Then do a visual inspection followed by taking some cars and making sure they all clear it. Muscle cars are good to check narrow wheel base. And find the car with the lowest body/chassis and check it as well.
And that's what I'm doing. I think it'll work and hopefully keep my track straight and flat. Nice thing is it isn't permanent. If you need your track to travel, it'll race just fine even with the holes in it...they're not that big and don't interfere with the cars.
The other important thing to remember is that no track will be perfect, no matter what you do. Sure, you want your track to be as fair as possible but there will always be bumps, divots, waffling, curves...whatever. Do your best and have fun building your track.
Looks solid...and I agree about the track...the track I'm using is original redline track...40+ years old.
Good idea, was going to suggest pre drilling but you already thought of that. My track is collapsible and I use 12'' track lengths, still I should incorporate this into my track somehow maybe leave the end track pieces unscrewed.
My plan is to only screw down the track where it needs it. Since my track is seamless, it tends to get waving at certain points and I want those to be more flat. All in all, it's not too many spots so impact should be minimal overall...just hoping the places where I tag it down don't cause problems elsewhere.
I've used Velcro before and it works but I think it actually creates more of a bump than drilling and screwing. My track is semi-permanent anyway so screws will be just fine. If your track is portable and gets struck often, going the Velcro route might be more convenient. Of course, if your track isn't seamless and you're using segments, the Waffle Factor might not come into play often...it's easy enough to just buy a new segment if one goes bad.
Someone on Facebook mentioned they use the fat popsicle sticks as a way to glue their track down instead.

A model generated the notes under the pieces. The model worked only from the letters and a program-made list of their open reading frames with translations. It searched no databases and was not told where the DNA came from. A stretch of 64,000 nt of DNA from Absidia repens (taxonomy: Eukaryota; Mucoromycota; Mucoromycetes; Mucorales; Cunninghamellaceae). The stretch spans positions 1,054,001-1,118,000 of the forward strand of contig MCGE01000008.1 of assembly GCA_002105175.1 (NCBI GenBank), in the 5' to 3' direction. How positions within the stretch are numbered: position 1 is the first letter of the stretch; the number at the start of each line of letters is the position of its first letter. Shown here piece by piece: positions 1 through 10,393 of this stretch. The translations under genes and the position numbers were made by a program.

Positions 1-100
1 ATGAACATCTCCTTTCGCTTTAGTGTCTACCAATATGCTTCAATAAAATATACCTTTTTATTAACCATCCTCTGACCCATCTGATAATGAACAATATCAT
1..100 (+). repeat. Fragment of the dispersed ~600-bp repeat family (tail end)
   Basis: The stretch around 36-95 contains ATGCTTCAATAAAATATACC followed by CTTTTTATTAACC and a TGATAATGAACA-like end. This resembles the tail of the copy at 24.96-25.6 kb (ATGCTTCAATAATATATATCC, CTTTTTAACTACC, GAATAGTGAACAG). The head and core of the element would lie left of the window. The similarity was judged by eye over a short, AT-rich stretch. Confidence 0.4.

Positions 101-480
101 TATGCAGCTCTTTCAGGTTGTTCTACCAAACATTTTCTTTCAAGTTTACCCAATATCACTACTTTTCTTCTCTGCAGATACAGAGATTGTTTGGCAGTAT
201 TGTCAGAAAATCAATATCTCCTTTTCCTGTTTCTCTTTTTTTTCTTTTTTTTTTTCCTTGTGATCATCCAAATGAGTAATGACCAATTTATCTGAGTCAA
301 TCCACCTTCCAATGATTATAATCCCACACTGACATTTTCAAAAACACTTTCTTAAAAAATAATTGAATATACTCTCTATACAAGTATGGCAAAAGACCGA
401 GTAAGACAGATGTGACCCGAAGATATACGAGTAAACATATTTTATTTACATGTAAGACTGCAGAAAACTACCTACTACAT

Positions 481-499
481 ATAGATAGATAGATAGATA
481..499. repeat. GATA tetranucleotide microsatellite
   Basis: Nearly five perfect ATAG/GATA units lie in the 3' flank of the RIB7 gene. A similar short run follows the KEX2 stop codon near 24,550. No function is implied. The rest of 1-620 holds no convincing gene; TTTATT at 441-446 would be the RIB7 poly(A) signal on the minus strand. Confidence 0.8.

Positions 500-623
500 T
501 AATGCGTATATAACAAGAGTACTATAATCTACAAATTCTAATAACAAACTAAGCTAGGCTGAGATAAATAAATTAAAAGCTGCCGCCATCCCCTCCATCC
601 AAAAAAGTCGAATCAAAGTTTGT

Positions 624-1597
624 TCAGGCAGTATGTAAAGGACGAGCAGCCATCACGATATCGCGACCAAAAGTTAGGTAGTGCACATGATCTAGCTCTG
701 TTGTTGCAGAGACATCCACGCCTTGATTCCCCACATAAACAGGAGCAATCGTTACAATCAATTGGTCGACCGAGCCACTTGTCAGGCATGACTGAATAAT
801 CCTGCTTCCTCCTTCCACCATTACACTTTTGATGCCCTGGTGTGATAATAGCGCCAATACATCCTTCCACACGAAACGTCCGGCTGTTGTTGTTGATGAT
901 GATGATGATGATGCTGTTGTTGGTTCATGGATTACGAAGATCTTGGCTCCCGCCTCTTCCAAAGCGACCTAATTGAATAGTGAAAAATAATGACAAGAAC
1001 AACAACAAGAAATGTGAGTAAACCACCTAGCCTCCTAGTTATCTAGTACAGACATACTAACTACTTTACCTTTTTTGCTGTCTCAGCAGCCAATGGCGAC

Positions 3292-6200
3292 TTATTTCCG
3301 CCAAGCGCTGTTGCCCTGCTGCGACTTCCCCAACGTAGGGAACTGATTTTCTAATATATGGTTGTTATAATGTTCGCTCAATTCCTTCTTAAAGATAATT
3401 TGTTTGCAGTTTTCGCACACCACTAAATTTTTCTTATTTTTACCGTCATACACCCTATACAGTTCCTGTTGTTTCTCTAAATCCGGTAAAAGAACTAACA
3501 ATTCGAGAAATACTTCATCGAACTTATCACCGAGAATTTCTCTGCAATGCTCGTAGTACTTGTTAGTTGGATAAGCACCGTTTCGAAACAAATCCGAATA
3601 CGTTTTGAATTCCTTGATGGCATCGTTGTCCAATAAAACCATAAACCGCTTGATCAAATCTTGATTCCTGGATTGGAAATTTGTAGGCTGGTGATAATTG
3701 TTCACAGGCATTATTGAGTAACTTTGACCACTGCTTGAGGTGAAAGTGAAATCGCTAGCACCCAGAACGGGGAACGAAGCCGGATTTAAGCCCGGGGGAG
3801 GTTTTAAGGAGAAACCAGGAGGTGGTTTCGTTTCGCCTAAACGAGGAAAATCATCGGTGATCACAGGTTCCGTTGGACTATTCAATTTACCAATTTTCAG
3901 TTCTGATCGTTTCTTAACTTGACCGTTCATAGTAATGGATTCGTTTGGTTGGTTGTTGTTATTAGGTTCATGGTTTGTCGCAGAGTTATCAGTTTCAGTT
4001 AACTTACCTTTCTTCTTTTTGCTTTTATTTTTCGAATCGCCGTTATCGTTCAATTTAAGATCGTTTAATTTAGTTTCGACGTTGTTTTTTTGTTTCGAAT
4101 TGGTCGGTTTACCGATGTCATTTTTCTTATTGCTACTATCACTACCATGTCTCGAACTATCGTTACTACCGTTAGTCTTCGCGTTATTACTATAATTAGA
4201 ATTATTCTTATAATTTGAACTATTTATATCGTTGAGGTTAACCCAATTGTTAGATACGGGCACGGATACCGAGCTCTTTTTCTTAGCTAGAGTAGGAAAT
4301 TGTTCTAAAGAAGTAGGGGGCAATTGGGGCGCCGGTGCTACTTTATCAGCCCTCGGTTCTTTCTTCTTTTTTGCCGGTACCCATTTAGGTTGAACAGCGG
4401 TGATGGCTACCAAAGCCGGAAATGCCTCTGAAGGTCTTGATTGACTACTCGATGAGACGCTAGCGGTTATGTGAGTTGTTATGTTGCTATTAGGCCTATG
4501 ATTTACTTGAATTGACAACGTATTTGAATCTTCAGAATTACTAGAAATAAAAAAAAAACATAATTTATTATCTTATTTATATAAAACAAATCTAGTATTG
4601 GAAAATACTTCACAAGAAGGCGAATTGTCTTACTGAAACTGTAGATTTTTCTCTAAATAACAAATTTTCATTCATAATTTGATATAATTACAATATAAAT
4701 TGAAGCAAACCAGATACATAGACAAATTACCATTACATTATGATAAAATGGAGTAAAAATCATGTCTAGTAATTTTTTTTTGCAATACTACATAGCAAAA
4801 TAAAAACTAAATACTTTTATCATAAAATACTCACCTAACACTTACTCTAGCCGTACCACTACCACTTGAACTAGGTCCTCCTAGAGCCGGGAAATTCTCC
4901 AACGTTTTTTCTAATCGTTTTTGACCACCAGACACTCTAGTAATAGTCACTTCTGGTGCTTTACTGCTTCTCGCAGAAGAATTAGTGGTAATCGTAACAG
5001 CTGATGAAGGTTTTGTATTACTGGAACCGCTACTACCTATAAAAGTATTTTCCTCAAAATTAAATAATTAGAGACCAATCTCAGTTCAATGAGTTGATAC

In my mind that's gluing the stick to the bottom of the track, then gluing the stick to the base board. Not sure how well glue would stick to the orange track plastic but I like that it doesn't requite drilling the track. Maybe I'll sand the underside of the track to rough it up a bit for better glue sticking. Not sure the popsicle stick will be thick enough to get full contact but maybe it doesn't need that anyway...will have to see.
I think I'll try this and see how well it works before I do the countersink screwing. I've proved to myself that screwing will work, so it'll be the fallback if using glue fails.
Only downside is that glue is somewhat more permanent than screws, obviously. I'm guessing pulling up glued track wouldn't be an issue and wouldn't ruin the track.
- I like that — Mopar_Mafia
Well, I did some small testing on orange track segments and I'm not convinced. I had to use some Gorilla Glue-esque stuff to get the wood to stick to the plastic. The wood-on-wood seems fine, takes long to cure. Also kinda messy (but maybe that's just me). Overall, just feel it's easier dealing with screws even if it does chew a hole in the track.
Your mileage may vary and maybe one method is better for segments versus seamless...
Are you actually going to be drilling through the track itself, using the countersink to bowl out the track and not the wood?